There is an array of medications available to treat depression, but it is not clear why they work for some and not others. Scientists are also not sure why antidepressants are effective.
Scientists at the University of Maryland School of Medicine may have uncovered a piece of the puzzle, which could lead to new therapies for people with major depression that do not respond to the drugs already on the market.
The research team conducted a study to identify the primary role the S1c6a15 gene plays in either contributing to depression or protecting from stress, depending on how active it is in a part of the brain related to pleasure, reward seeking and motivation.
This is the first study to shed light on how the gene “works in a kind of neuron that plays a key role in depression,” according to the researchers at the University School of Medicine.
Even though the study utilized mice models, the research team analyzed donated brains from people who had committed suicide. Decreased levels of the gene’s activity were also found in those brains, as well.
The researchers hope that it is possible to develop drugs that are capable of encouraging the gene’s activities.
“I thought it was fascinating we had this system in place that allows us to go after things or be motivated or have pleasure and I was interest in how it becomes dysfunctional in certain diseases like depression,” senior researcher Mary Kay Lobo said. “I hope that we can identify molecules that could potentially be therapeutically treated and targeted to treat depression.”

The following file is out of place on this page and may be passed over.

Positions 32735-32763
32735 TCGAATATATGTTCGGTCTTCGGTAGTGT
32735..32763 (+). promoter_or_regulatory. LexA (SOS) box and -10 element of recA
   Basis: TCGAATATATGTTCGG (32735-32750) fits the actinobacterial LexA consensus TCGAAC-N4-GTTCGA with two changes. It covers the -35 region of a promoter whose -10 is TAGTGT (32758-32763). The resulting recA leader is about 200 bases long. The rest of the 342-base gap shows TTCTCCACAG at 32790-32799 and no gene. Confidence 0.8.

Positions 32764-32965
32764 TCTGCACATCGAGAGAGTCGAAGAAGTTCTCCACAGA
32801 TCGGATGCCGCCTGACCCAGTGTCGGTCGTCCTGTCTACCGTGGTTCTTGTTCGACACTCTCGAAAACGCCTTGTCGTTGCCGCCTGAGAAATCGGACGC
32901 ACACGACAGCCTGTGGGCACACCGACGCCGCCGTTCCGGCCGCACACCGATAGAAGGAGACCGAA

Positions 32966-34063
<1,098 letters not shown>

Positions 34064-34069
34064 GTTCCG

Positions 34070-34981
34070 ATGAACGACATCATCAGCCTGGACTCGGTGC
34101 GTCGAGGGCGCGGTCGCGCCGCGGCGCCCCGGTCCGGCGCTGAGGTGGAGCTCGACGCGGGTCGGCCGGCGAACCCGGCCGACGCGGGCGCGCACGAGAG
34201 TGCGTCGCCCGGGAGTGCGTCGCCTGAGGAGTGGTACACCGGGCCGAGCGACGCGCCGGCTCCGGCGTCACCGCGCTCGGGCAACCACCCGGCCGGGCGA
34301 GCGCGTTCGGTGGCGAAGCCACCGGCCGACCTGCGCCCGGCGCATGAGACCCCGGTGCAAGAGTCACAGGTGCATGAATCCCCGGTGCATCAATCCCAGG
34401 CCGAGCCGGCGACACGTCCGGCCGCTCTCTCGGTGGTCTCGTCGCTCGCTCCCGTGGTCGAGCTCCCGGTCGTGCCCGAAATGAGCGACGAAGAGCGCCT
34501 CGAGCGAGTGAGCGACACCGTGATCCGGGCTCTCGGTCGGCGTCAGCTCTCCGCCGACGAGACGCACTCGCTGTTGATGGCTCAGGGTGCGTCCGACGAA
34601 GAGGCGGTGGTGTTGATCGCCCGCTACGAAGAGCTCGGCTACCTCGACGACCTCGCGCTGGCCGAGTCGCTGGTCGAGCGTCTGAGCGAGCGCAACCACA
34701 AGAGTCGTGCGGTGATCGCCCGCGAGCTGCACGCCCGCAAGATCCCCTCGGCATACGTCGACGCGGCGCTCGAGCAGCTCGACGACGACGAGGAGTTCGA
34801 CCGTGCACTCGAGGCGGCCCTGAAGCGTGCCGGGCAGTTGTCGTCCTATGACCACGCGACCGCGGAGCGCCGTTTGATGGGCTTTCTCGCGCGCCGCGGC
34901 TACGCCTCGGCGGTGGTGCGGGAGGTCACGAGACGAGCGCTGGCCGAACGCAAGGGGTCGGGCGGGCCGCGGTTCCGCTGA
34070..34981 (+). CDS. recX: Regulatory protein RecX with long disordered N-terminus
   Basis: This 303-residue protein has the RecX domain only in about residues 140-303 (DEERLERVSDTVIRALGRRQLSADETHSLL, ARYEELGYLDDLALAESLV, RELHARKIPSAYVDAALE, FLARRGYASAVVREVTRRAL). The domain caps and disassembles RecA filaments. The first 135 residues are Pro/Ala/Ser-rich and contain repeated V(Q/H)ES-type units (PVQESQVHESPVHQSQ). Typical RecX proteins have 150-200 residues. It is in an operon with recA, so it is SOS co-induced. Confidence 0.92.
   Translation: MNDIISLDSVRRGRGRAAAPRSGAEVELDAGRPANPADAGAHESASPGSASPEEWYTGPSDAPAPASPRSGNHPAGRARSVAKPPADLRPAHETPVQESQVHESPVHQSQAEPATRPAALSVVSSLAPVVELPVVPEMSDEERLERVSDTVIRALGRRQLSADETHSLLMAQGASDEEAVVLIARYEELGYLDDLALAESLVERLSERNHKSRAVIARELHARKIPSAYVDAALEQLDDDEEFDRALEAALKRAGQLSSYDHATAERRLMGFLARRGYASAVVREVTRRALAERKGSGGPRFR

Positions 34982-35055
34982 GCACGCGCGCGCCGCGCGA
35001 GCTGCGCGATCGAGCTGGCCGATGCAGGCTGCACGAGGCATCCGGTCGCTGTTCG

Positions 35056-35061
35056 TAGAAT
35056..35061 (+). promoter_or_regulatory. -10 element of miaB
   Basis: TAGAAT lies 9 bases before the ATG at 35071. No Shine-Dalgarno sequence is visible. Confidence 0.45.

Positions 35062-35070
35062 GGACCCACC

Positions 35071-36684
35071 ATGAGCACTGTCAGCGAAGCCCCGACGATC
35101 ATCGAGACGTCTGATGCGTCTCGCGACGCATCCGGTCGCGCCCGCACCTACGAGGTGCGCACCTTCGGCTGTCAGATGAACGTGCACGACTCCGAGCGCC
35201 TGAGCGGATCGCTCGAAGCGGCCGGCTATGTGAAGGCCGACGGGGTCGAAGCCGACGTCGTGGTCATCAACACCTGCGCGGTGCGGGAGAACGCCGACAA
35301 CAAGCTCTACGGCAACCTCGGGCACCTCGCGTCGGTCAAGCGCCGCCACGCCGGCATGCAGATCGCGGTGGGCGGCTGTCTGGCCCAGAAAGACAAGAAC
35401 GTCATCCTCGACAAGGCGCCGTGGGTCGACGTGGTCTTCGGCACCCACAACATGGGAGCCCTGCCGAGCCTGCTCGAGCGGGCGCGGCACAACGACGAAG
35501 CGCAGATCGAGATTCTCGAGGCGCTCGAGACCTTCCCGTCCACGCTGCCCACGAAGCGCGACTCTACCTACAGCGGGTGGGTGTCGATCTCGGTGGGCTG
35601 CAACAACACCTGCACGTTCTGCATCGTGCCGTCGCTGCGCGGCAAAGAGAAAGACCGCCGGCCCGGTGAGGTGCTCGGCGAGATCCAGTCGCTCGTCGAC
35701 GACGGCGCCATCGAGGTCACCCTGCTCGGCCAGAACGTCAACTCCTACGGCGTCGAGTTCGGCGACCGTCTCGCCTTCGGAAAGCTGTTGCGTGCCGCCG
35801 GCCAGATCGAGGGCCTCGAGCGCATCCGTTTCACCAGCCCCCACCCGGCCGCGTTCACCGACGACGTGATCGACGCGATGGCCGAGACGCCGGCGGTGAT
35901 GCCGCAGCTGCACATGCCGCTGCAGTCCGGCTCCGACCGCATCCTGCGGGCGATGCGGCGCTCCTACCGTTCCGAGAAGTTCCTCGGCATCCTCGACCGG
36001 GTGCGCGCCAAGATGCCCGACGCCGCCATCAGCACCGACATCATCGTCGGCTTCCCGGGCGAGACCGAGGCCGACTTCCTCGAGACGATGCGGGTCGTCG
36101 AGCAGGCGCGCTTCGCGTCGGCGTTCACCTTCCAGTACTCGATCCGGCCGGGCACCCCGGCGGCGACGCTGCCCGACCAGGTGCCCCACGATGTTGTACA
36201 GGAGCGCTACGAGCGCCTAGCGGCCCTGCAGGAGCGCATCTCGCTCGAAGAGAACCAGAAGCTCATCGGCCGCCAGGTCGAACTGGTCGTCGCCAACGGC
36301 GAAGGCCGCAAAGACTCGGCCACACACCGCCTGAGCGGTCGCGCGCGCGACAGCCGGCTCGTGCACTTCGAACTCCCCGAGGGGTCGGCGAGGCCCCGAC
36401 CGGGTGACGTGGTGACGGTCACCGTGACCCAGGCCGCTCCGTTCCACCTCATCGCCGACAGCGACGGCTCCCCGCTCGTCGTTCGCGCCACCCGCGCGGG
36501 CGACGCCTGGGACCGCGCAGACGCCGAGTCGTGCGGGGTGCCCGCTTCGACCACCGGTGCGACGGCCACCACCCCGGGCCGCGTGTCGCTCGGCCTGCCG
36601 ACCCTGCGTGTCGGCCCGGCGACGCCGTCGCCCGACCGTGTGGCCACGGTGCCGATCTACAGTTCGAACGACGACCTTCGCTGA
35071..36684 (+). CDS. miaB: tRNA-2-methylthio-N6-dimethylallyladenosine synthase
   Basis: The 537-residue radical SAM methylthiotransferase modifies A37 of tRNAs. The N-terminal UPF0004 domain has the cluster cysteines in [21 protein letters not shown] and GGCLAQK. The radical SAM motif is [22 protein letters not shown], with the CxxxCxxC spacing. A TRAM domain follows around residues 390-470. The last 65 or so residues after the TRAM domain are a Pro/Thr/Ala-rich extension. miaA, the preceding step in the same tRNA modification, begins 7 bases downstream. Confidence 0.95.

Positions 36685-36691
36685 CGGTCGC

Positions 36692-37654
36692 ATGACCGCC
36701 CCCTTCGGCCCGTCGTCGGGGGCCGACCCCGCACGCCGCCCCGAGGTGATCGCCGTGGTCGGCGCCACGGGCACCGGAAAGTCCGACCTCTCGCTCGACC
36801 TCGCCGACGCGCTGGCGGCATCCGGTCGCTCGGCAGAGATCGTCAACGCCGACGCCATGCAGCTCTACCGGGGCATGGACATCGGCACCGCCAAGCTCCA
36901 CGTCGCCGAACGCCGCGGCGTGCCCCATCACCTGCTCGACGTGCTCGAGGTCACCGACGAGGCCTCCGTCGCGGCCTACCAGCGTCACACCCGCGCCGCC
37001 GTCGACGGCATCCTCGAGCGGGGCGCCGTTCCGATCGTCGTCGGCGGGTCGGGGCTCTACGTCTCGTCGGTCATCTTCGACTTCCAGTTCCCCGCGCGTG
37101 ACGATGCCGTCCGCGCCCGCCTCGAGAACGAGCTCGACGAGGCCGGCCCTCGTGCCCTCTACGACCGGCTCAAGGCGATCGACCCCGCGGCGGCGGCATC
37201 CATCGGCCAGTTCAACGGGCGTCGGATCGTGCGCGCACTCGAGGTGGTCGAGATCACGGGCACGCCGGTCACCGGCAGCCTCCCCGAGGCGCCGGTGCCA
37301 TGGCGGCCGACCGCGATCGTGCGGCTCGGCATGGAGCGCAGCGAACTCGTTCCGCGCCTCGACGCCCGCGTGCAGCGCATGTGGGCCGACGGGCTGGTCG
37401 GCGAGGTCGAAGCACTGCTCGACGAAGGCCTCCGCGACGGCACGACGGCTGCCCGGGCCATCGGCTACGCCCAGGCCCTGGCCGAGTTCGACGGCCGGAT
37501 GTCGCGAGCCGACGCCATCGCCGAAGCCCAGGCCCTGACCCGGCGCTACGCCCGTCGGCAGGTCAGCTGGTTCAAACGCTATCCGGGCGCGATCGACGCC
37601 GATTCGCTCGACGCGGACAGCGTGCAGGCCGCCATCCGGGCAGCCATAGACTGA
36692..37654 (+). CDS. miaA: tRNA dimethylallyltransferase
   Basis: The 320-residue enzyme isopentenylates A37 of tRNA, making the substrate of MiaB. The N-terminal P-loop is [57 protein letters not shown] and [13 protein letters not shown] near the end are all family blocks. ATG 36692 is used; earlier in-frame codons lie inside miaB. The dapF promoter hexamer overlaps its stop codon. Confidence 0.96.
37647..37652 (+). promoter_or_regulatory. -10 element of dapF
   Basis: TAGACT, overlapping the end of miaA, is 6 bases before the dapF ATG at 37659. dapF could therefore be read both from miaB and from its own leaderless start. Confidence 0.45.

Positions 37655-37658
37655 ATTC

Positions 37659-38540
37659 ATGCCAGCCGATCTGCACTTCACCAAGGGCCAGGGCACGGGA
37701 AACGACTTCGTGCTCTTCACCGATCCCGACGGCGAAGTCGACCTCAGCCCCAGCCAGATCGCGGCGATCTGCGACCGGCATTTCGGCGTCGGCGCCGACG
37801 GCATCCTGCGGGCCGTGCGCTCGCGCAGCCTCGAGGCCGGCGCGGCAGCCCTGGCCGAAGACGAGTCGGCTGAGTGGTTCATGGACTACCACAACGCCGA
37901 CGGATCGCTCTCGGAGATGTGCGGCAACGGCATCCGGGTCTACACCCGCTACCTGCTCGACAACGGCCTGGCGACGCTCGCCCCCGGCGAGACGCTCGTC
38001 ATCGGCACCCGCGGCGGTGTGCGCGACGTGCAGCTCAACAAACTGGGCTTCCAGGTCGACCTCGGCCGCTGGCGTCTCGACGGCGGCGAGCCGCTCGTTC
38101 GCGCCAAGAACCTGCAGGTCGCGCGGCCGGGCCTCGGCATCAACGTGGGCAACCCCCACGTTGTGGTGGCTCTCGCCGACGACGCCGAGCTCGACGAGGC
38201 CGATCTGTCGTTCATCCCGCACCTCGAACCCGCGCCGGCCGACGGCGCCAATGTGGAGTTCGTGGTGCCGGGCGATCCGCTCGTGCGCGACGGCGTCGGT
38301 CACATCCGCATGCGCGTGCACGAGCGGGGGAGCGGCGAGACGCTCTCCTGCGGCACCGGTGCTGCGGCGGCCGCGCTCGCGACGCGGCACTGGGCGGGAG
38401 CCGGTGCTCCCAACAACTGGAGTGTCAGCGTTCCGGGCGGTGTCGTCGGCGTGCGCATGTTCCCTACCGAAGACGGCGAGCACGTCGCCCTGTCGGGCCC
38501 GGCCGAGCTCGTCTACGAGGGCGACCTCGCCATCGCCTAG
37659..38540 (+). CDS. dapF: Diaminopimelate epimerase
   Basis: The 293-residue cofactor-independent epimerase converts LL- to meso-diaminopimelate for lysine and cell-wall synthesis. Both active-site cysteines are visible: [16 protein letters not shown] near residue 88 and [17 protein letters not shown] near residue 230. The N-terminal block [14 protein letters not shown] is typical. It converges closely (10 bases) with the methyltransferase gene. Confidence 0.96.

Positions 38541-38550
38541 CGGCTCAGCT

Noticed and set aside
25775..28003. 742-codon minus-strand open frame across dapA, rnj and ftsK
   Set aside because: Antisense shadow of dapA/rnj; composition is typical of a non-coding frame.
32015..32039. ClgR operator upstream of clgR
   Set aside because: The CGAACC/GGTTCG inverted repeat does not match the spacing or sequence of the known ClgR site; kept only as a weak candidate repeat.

In 2006, Lobo and her colleagues discovered the gene was more common in certain neurons and later connected it to depression.
According to the Anxiety and Depression Association of America, nearly 15 million adults living in the United States experience major depression each year. That is about 6.7 percent of adults in the United States. Major depression can develop at any age, but is more prevalent in women.
Most medicines utilized to treat the condition were discovered by chance, said David Dietz, an associate professor at the State University of New Year. He said how the drugs work was not clear.
“We’re starting to really get an idea of what does the depressed brain look like,” Dietz said. “When you put the whole puzzle together, you see where the problem is. For too long we’ve been throwing things at individual pieces. It’s so complex and we have so little information that it was almost bound to be that way. For the first time this is one of those bigger pieces you can slide into the jigsaw puzzle.”
It is still unclear how S1c6a15 works in the brain. However, it is believed that the gene transports three different types of amino acids into D2 neurons, a subset of neurons in the nucleus accumbens. The D2 neurons and nucleus accumbens play a role in pleasure, as they are activated when having sex, drinking alcohol and consuming delicious foods.
The amino acids are synthesized into neurotransmitters, which was previously linked to depression when there was an imbalance.
Even though the body may have abundant supply of amino acids, if the transporters are working improperly, the neurons in the brain may still not be getting the adequate amount.
“This gene is critical for putting very specific amino acids in the right place so neurotransmitters can be synthesized,” said an assistant professor at Michigan State University, A.J. Robison.
The study was published in the Journal of Neuroscience in July 2017.